22 Sep 2010 06:11 AM

My baby is in first grade, but I might imagine that once you send a teen off to college, you worry less about their health. After all, they are almost grown and probably don’t need mama and daddy watching after them. Then again, maybe they do.

The President of the American College Health Association, Dr. Al Glass, as well as other health officials recently came up with the top 5 college student health concerns for National Public Radio (NPR).

Coming in at #5 was alcohol. While this may seem a bit cliche, drinking is still a big problem for college students. The National Institute on Alcohol Abuse and Alcoholism estimates that 4 out of 5 college students drink. It’s not the drinking itself that is the problem – it’s the binge drinking. About 40 percent of those that said they drink reported going on a drinking binge within the last two weeks. And, almost 600,000 of those college students that do drink are injured each year because of it.

The #4 health concern for college students was exercise. The students are probably eating bad, drinking too much, missing sleep and all that plus lack of exercise can lead to weight gain. Students should get at least two and a half hours of exercise each week.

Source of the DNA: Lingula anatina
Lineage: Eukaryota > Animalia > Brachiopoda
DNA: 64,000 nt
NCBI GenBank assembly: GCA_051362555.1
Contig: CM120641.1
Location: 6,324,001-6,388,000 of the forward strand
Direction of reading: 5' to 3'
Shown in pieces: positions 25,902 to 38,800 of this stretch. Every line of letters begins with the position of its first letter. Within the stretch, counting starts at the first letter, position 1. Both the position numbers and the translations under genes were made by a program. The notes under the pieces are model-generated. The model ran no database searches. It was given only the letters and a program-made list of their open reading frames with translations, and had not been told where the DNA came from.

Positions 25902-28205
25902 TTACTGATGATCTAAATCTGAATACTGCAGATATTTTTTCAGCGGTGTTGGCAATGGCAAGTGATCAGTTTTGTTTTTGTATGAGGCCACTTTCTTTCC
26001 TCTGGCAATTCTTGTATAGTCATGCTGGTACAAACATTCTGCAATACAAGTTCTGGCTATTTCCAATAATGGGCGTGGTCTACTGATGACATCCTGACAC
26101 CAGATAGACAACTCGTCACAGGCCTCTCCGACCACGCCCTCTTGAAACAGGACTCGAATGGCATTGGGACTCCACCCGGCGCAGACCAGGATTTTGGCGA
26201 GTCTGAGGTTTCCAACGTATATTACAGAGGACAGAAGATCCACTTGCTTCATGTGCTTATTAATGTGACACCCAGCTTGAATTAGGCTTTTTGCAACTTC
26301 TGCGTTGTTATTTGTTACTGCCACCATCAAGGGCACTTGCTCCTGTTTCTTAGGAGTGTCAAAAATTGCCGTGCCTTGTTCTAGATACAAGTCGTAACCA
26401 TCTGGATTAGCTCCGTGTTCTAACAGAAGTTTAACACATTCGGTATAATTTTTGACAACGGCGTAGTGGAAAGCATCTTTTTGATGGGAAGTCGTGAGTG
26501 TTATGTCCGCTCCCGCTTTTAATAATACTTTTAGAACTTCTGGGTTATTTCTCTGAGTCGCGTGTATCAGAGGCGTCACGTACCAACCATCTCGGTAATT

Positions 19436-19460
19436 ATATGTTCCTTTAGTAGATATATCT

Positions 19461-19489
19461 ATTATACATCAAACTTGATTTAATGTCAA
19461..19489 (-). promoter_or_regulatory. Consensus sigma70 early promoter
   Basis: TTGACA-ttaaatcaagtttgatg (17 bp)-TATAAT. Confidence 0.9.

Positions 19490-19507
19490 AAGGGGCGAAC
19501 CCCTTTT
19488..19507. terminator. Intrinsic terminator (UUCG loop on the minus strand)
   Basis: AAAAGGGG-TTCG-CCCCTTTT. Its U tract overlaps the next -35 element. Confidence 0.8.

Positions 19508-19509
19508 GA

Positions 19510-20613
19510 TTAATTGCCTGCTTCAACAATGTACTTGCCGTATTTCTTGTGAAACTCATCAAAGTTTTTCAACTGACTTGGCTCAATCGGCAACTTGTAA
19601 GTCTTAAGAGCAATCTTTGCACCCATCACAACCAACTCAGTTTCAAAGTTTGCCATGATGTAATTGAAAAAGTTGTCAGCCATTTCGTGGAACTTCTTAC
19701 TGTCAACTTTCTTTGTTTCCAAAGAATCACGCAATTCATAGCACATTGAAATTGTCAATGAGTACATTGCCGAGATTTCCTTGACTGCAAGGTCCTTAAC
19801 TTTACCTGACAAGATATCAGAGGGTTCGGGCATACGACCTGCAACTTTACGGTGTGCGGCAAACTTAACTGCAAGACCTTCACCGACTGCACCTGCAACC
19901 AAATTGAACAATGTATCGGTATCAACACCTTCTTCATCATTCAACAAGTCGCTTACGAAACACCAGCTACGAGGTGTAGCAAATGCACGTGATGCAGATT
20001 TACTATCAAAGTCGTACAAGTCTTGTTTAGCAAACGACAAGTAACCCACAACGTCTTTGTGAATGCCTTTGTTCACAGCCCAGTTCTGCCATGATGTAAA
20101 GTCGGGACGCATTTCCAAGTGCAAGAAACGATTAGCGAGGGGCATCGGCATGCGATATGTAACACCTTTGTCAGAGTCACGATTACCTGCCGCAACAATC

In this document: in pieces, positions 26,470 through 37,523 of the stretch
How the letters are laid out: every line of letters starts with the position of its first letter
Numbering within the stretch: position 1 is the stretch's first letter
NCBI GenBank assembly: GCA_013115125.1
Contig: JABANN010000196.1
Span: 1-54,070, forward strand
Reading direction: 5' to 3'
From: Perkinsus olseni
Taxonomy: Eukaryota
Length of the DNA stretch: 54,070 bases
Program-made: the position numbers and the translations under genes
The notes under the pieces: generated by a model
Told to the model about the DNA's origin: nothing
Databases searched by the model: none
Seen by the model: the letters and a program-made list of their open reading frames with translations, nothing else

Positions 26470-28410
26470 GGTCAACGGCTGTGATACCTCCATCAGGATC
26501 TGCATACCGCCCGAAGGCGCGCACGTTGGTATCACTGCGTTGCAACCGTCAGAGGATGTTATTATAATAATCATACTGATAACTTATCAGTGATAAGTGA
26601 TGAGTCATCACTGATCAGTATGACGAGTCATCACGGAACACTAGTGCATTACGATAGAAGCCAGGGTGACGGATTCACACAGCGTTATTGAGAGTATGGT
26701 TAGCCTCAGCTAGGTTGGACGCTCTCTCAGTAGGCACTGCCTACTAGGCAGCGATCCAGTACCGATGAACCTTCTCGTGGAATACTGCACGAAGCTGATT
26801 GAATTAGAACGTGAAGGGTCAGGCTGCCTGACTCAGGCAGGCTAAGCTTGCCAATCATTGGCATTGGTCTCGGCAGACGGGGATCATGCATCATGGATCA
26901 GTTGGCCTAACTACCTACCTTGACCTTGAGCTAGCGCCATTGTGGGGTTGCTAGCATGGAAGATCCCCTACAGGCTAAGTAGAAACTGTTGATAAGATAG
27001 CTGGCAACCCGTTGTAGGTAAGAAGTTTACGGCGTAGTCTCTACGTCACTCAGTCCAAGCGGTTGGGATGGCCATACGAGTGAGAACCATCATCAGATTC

Infectious disease was the #3 health issue. While swine flu was a concern last year, there is no impending health concern this fall, but students still need to remember to wash their hands and use hand sanitizer to prevent the spread of infectious diseases. There are also vaccines, such as Tdap, MCV4, and the HPV series, that you can suggest your college student get.

You will see that many of these issues go hand in hand. The #2 problem is sleep, or specifically the lack there of. Students may be up all night partying or pulling an all nighter, but regardless of the reason, lack of sleep combined with bad eating habits and lack of exercise might run down their immune system and make them more prone to catching an infectious disease. A study in a 2001 issue of Journal of American College Health found that only 11 percent of the college students sampled got good, quality sleep.

And finally, the #1 concern is mental health. The adjustment one must go through when entering college, such as leaving friends and family to enter a new environment, can cause a huge amount of stress. Add to that study related stress and mental health issues can arise. Many campuses are starting to realize this and offer programs to help students reduce stress.

College is supposed to be a fun, exciting time when your “baby” becomes a grownup, but you still need to keep a check on them to make sure they are safe and doing well.

(This image is licensed under the Creative Commons Attribution-Share Alike 3.0 Unported license.)

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